By Hollie Bone

A mum nearly killed by a branch which fell from more than 100ft above her while she was enjoying a cigarette is now determined to quit smoking – and has been left with a phobia of TREES.

Jenna Van Dyke, 37, suffered a punctured lung, seven broken ribs, a broken collarbone and shattered her shoulder blade in three places when the branch came crashing down from a 100-year-old pine tree in her garden in Alabama, USA, last month – crushing her right side.

The environmental sciences student and mum-of-one was celebrating her son Camden’s 16th birthday when she heard a spine-chilling crack from above her head – but not knowing where the branch would land, Jenna stayed on the metal bench she had been sat on and braced herself for impact.

Despite being discharged from hospital earlier this month with her physical injuries on the mend, terrified Jenna says the incident has left her with dendrophobia – a fear of trees – and is determined to kick the smoking habit which nearly killed her.

She said: “The sun was shining outside so I decided to take my iPad outside with me while I had a cigarette. I was sat on this metal bench we have and I heard a loud crack from above.

“The branches of the tree are really spread out, so I wasn’t sure which way they were going to come down.

“I braced myself and covered my head and leaned to the left as far as I could, and it landed on my right side, destroying that side of the bench with it.

“It hit my shoulder, my hip and my ribs, it was agony, but somehow I managed to get inside the house and started screaming for help.”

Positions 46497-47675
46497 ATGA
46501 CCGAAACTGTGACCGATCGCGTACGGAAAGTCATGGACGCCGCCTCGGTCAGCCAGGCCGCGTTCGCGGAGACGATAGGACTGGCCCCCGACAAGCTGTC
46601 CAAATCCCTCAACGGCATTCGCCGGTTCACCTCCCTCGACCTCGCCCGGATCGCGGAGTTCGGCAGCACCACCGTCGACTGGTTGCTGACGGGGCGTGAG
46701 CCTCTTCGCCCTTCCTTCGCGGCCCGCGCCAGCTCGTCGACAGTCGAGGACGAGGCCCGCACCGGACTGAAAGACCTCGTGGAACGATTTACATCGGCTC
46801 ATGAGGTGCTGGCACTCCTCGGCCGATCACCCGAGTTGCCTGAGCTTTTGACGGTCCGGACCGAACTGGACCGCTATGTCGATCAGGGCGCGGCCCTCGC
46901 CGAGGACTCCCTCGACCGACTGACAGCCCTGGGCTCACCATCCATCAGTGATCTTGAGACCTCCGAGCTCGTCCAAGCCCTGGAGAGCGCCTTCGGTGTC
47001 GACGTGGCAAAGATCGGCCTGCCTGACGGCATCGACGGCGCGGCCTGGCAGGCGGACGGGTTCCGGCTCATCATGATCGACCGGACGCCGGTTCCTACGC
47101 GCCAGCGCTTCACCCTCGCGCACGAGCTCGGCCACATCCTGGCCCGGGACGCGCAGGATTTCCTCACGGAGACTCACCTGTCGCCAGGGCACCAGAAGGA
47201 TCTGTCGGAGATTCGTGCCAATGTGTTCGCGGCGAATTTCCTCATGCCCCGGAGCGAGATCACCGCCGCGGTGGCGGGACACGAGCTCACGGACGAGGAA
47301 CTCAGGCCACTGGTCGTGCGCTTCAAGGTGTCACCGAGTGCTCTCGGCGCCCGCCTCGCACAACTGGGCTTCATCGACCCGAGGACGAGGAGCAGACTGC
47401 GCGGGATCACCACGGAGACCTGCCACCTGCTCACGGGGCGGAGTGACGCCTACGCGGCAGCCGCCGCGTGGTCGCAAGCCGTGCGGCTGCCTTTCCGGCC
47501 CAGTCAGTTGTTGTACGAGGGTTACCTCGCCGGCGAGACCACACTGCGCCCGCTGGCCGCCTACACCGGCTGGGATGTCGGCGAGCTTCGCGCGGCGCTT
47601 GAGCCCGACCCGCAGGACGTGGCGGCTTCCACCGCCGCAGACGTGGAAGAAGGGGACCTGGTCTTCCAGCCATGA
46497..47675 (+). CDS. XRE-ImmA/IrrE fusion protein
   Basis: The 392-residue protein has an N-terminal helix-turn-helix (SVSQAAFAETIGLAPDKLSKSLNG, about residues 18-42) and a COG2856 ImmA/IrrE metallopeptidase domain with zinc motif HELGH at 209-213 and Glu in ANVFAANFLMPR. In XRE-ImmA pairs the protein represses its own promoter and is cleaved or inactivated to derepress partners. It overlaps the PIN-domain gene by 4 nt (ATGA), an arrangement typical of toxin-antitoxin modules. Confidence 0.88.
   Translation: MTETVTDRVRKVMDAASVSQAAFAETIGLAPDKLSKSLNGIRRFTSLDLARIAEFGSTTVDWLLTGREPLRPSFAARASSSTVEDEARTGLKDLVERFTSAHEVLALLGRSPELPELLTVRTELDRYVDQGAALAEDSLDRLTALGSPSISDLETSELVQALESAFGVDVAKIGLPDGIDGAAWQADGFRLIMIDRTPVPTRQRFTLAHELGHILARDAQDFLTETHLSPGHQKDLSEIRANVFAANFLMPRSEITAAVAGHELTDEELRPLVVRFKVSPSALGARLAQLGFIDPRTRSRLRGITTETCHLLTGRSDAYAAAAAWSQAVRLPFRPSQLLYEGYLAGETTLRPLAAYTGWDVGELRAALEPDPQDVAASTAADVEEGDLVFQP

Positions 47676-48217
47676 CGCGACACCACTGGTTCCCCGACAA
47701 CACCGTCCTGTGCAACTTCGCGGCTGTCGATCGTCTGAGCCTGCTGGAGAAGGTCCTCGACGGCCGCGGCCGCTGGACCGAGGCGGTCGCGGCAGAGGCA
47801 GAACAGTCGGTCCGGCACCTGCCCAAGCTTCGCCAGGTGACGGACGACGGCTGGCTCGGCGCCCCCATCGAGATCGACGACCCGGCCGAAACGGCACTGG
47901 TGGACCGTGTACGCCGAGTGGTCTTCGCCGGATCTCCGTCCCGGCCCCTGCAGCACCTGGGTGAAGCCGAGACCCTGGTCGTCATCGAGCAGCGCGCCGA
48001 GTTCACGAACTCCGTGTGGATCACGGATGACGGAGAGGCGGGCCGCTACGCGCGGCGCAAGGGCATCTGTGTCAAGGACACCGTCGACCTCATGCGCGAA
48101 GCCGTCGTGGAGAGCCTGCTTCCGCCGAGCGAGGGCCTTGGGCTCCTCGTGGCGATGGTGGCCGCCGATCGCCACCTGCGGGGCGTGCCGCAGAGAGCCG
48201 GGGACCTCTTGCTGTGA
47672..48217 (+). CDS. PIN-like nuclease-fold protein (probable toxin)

Discovered by her husband, Otis, 48, Jenna was rushed to hospital, where she spent nine days undergoing surgery to repair her collarbone and pumping blood off her chest.

Dramatic x-rays show the metal pins and bars now holding her collarbone together after the emergency surgery.



She said: “I knew I had punctured a lung because it was so hard to breathe and the pain was unimaginable.

“When I got to the hospital they fitted a tube into my chest to pump the blood out of my chest and stop air pockets from forming.

 “I ended up having surgery to fix my collarbone with two metal plates and 18 screws.

“I had to have help getting in and out of bed, I couldn’t even go to the toilet alone or dress myself.”

Since being discharged, Jenna has been living at her mum Robin’s house nearby in order to be cared for around the clock – but also because she is too scared to return to the tree-lined street outside her own home.

The student will now have to start university next year to allow her to fully recover from her injuries, but is also determined to use the time to give up smoking.

She said: “I’ve been living at my mum’s while I recover so she can be there to help me when I need.

“I can go outside here because my mum has a covered porch, but if I was at home I couldn’t go outside, there are at least six enormous pine trees on the street we live on and they’re all hundreds of years old.

“I have been back to my house and it’s a weird feeling but I was terrified walking underneath the tree.

“I definitely have developed dendrophobia from the incident, I even have trouble watching movies because you don’t notice the amount of times things fall on people in films but it happens a lot.

 “I was watching the Hobbit in hospital and there was a scene where rocks were falling on them and I had to turn it off.

“When I think about it I get upset, even though I know the chances of that happening again are so low.

“I’ll have to wait until next spring to be able to go back to school.

“It’s a bit ironic that I’m trying to protect nature and it definitely doesn’t seem to have my back!

“But the incident has made me realise I really want to stop smoking now – it is a dangerous habit.

“I’m trying to push myself to get my independence back, and in the meantime I’ll try to laugh at what happened.”